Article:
all things vitamin D

Discuss herbal therapies, vitamins and minerals, bee stings, etc. here

Postby ppicklee » Mon Jul 12, 2010 6:00 pm

It's funny (spelled ironic) that vitamin D and MS is getting so much attention these days. 10 years ago when I was taking vitamin D my neurologist sent me to a dietitian and blood work because they were so freaked out about the vitamin D. Now my current neurologist (the other one moved away) sent me to do blood work for vitamin D and now they say I'm not taking enough. So I don't think that the consensus is it in.
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Postby jimmylegs » Mon Jul 12, 2010 6:12 pm

the pros are finally catching up with the three decades of science that's all.
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Postby ppicklee » Mon Jul 12, 2010 6:22 pm

You gotta laugh. Sometimes you just smile, nod your head and laugh on the inside.
:-) :-)
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New Vitamin D Study

Postby ikulo » Tue Aug 10, 2010 8:12 pm

Ann Neurol. 2010 Aug;68(2):193-203.
Higher 25-hydroxyvitamin D is associated with lower relapse risk in multiple sclerosis.

Simpson S Jr, Taylor B, Blizzard L, Ponsonby AL, Pittas F, Tremlett H, Dwyer T, Gies P, van der Mei I.

Menzies Research Institute Private Bag 23 Hobart TAS 7001 Australia.
Abstract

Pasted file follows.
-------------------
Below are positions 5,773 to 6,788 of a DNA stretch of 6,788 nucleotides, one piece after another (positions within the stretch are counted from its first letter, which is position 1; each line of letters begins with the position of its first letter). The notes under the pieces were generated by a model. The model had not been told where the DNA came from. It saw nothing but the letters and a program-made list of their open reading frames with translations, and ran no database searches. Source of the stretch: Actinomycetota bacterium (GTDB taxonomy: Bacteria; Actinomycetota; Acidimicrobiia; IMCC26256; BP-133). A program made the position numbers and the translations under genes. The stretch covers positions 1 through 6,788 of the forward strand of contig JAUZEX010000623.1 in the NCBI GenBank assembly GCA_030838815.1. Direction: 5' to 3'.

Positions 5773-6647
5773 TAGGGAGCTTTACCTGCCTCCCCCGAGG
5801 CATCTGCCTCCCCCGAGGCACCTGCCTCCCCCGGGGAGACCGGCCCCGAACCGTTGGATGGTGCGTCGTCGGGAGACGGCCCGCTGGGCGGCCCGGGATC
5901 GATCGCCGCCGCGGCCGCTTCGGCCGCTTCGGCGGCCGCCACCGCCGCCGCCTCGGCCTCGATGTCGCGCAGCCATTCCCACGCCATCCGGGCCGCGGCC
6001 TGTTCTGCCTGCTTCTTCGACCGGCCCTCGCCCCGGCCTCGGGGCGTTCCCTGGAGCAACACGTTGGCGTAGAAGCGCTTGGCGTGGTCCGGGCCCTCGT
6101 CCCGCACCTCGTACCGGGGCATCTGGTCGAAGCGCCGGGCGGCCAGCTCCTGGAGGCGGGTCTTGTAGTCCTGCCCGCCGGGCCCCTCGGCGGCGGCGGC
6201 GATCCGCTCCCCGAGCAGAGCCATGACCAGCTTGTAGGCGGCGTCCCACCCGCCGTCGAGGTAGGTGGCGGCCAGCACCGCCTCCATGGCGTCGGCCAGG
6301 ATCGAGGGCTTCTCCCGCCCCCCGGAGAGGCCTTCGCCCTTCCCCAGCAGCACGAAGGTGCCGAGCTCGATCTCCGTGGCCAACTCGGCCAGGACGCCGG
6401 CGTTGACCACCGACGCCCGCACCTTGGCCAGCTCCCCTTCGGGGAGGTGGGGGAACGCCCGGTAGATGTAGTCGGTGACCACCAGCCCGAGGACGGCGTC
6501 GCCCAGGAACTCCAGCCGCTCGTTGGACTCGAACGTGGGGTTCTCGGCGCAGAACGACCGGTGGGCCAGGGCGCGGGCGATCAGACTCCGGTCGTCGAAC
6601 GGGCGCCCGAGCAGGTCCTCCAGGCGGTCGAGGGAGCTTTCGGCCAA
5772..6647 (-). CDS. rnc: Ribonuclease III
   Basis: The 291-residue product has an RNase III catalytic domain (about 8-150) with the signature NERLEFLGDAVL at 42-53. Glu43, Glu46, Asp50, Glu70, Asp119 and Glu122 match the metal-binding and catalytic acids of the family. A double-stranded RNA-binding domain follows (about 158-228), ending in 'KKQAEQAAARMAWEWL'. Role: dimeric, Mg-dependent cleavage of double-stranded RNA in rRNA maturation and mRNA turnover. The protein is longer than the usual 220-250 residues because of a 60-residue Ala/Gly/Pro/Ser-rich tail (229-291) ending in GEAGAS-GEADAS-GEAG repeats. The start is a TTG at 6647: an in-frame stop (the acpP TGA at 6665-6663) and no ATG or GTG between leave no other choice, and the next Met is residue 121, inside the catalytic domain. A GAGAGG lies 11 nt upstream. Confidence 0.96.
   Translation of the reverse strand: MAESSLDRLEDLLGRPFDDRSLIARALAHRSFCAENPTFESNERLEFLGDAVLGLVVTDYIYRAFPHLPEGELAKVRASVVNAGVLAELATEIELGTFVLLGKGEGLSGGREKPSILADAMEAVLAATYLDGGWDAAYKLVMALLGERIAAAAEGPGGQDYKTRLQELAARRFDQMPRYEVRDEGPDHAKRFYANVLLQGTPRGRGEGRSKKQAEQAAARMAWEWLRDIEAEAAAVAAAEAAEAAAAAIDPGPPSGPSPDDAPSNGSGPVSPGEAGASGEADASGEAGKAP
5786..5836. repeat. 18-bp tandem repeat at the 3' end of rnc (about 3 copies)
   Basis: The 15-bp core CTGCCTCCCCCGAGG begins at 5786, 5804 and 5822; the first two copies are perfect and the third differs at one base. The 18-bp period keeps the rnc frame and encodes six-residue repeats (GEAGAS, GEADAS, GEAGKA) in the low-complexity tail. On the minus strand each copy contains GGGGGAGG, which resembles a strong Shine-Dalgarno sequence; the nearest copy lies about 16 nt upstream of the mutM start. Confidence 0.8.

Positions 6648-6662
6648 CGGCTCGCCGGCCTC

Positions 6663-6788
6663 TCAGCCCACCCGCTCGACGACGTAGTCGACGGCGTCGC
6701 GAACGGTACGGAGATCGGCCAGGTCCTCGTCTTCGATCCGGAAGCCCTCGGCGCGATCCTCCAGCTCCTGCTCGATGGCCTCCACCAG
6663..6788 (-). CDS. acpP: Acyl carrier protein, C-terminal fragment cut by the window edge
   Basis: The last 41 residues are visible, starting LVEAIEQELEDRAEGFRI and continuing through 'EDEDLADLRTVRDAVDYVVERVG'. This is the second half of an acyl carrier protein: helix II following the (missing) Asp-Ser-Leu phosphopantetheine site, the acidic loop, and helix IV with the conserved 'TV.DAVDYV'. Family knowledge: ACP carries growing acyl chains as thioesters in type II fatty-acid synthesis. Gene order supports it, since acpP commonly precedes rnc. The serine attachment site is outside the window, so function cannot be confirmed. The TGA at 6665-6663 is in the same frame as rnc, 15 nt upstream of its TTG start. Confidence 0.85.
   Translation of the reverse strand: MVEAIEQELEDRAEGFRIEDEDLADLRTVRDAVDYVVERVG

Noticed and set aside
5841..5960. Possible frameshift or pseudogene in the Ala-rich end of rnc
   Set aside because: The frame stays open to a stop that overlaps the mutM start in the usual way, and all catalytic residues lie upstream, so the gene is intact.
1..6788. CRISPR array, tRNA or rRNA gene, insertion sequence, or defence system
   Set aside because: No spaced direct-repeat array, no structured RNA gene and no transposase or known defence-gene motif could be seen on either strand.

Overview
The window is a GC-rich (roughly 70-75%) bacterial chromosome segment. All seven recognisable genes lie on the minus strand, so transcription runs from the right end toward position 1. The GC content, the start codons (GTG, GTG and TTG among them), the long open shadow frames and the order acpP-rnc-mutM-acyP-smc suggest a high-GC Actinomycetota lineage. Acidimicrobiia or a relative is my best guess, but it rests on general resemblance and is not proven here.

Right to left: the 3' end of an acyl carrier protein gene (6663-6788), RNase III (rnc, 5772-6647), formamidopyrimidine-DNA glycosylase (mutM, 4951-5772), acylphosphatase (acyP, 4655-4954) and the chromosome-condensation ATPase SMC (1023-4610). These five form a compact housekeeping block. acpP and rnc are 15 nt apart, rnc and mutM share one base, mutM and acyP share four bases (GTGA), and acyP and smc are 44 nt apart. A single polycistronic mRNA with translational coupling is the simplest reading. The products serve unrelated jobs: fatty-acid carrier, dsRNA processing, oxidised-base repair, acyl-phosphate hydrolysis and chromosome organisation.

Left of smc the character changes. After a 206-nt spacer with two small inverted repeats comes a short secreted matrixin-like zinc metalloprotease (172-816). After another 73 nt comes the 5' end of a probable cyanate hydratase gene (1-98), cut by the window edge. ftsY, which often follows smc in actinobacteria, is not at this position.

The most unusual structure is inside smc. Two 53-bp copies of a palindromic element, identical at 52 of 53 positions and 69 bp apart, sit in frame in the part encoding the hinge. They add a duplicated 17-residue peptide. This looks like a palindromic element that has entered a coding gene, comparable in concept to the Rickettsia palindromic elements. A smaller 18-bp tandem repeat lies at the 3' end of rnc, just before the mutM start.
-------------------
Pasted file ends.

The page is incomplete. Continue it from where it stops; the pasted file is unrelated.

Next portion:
OBJECTIVE: A protective association between higher vitamin D levels and the onset of multiple sclerosis (MS) has been demonstrated; however, its role in modulating MS clinical course has been little studied. We investigated whether higher levels of serum 25-hydroxyvitamin D (25-OH-D) were associated with a lower risk of relapses in people with MS. METHODS: We conducted a prospective cohort study of 145 participants with relapsing-remitting MS from 2002 to 2005. Serum 25-OH-D levels were measured biannually, and the hazard of relapse was assessed using survival analysis. RESULTS: There was an inverse linear relationship between 25-OH-D levels and the hazard of relapse over the subsequent 6 months, with hazard ratio (HR) 0.91 (95% confidence interval [CI]: 0.85-0.97) per 10nmol/l increase in 25-OH-D level (p = 0.006). When variation due to timing of blood collection was removed by estimating 25-OH-D at the start of each season, this association persisted, with HR 0.90 (95% CI, 0.83-0.98) per 10nmol/l increase (p = 0.016). Taking into account the biological half-life of 25-OH-D, we estimated 25-OH-D at monthly intervals, resulting in a slightly enhanced association, with HR 0.88 (95% CI, 0.82-0.95) per 10nmol/l increase (p = 0.001). Adjusting for potential confounders did not alter these findings. INTERPRETATION: In this prospective population-based cohort study, in a cohort largely on immunomodulatory therapy, higher 25-OH-D levels were associated with a reduced hazard of relapse. This occurred in a dose-dependent linear fashion, with each 10nmol/l increase in 25-OH-D resulting in up to a 12% reduction in risk of relapse. Clinically, raising 25-OH-D levels by 50nmol/l could halve the hazard of a relapse. ANN NEUROL 2010;68:193-203.